Hi all! As we come to a close of the last week of the semester, we have celebrated, as any Civil Engineers would, by breaking beams in Fritz Lab. Today, the two teams (undergraduate and graduate) who had the best beam designs in the class tested their beams. We were all there to watch what happened when the beam was loaded to failure, and it was honestly very cool. I have posted some pictures from today – the three students standing next to their beam are the undergraduate students with the best design. After almost an hour of loading, the beam failed and the results are in the picture below. There are several ways that a beam can fail; in this case, it failed by “crushing” (the top flange was the component to fail first under the applied load). Before the beam failed, cracks started to form within the web (aka the skinny, middle part of the beam) and the cracking process started to get rather loud. When the beam failed, there was a loud “boom” and the beam exploded, leaving only the steel strands in the middle.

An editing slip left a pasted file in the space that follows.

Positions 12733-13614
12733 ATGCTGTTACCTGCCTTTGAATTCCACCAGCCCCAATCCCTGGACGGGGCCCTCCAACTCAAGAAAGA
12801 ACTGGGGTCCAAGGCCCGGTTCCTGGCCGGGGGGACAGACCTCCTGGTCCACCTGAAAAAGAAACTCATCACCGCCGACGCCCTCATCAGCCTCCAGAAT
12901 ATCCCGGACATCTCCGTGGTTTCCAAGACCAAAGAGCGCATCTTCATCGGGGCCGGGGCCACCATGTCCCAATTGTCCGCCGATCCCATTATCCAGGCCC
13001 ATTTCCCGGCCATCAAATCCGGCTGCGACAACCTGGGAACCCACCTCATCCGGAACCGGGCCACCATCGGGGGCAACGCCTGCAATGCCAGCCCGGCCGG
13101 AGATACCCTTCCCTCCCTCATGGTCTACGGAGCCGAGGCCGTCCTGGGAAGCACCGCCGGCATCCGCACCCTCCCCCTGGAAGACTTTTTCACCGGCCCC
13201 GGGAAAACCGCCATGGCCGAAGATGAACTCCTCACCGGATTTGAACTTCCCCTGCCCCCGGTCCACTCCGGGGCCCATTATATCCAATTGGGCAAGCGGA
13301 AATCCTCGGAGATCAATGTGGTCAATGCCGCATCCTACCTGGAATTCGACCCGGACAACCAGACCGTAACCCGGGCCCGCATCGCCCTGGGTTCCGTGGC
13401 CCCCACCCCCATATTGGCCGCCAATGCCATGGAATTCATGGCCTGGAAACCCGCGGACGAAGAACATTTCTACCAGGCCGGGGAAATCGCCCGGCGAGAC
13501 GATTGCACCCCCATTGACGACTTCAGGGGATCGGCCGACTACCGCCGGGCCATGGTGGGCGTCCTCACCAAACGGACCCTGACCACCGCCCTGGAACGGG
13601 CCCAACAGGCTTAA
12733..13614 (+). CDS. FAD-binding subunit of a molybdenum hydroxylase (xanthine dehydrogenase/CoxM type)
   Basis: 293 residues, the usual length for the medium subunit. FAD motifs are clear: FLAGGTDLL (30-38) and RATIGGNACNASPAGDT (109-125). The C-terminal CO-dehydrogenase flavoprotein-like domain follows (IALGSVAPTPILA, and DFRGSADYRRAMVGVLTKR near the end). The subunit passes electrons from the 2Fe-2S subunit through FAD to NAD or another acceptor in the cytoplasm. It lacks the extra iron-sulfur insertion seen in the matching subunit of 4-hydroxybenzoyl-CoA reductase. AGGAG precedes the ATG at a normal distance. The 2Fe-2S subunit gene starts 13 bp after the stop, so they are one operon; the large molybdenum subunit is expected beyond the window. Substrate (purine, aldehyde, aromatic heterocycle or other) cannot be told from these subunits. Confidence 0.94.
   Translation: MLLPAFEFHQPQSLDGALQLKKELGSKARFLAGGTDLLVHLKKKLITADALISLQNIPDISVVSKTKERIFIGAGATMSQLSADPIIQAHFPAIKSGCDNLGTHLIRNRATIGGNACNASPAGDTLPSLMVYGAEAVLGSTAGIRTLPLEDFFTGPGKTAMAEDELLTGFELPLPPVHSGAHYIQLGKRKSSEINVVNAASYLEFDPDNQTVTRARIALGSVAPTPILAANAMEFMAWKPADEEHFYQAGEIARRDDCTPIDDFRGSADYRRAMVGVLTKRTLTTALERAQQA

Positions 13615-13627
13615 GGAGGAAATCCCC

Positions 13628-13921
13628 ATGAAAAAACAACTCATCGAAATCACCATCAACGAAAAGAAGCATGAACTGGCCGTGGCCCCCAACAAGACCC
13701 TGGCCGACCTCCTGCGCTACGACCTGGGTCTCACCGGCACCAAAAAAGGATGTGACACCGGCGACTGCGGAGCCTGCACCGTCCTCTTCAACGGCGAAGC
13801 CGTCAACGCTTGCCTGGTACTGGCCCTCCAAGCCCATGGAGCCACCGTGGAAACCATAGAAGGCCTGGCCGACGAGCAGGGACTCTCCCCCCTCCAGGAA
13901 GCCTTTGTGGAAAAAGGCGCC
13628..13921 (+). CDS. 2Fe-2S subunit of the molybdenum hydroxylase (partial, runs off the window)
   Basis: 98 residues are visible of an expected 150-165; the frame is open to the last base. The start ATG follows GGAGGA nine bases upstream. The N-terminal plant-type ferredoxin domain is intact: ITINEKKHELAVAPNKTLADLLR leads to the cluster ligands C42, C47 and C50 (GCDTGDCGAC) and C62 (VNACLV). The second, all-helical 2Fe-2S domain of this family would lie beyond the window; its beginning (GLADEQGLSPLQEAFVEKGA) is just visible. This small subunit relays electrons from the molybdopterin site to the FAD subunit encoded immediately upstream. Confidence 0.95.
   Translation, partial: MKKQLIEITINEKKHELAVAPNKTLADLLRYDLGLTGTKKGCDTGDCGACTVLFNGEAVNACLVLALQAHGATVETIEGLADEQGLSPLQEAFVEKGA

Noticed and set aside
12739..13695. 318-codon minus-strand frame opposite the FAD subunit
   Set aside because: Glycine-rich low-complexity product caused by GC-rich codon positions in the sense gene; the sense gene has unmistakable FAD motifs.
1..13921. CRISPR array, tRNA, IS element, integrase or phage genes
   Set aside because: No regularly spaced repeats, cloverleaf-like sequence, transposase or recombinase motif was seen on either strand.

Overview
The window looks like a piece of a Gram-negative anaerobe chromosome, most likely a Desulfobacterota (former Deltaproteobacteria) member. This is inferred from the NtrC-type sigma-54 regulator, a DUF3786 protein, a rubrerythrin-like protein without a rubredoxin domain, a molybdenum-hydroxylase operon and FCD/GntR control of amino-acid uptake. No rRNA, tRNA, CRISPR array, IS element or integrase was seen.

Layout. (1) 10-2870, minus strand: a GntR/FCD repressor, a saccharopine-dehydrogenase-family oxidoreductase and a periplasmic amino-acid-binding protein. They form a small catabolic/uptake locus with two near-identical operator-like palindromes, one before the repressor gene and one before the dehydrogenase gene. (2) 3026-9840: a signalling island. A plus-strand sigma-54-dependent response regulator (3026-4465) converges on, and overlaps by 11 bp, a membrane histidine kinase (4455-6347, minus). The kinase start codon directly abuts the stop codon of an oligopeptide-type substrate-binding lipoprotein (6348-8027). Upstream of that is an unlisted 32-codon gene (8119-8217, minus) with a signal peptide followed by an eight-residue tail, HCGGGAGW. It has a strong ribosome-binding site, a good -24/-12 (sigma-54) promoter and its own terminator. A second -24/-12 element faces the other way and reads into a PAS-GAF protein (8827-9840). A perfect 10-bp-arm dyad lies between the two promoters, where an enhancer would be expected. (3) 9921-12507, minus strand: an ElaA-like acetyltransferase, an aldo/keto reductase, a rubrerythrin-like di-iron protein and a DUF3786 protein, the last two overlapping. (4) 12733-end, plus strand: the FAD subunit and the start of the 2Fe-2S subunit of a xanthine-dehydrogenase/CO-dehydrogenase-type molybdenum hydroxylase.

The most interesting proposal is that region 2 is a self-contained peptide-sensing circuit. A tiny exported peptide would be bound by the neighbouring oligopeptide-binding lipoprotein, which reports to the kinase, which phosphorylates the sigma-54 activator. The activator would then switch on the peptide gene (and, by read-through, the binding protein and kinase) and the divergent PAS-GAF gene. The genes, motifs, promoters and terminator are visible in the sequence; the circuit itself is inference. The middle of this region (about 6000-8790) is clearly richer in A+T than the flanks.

It was awesome to be able to actually experience what that kind of failure in a beam is like. A lot of my struggle in engineering classes occurs when I cannot visualize what I am supposed to be solving for. I, along with many others, am a highly visual learner, so I really appreciate the opportunity to see what actually happens in real-life applications of engineering.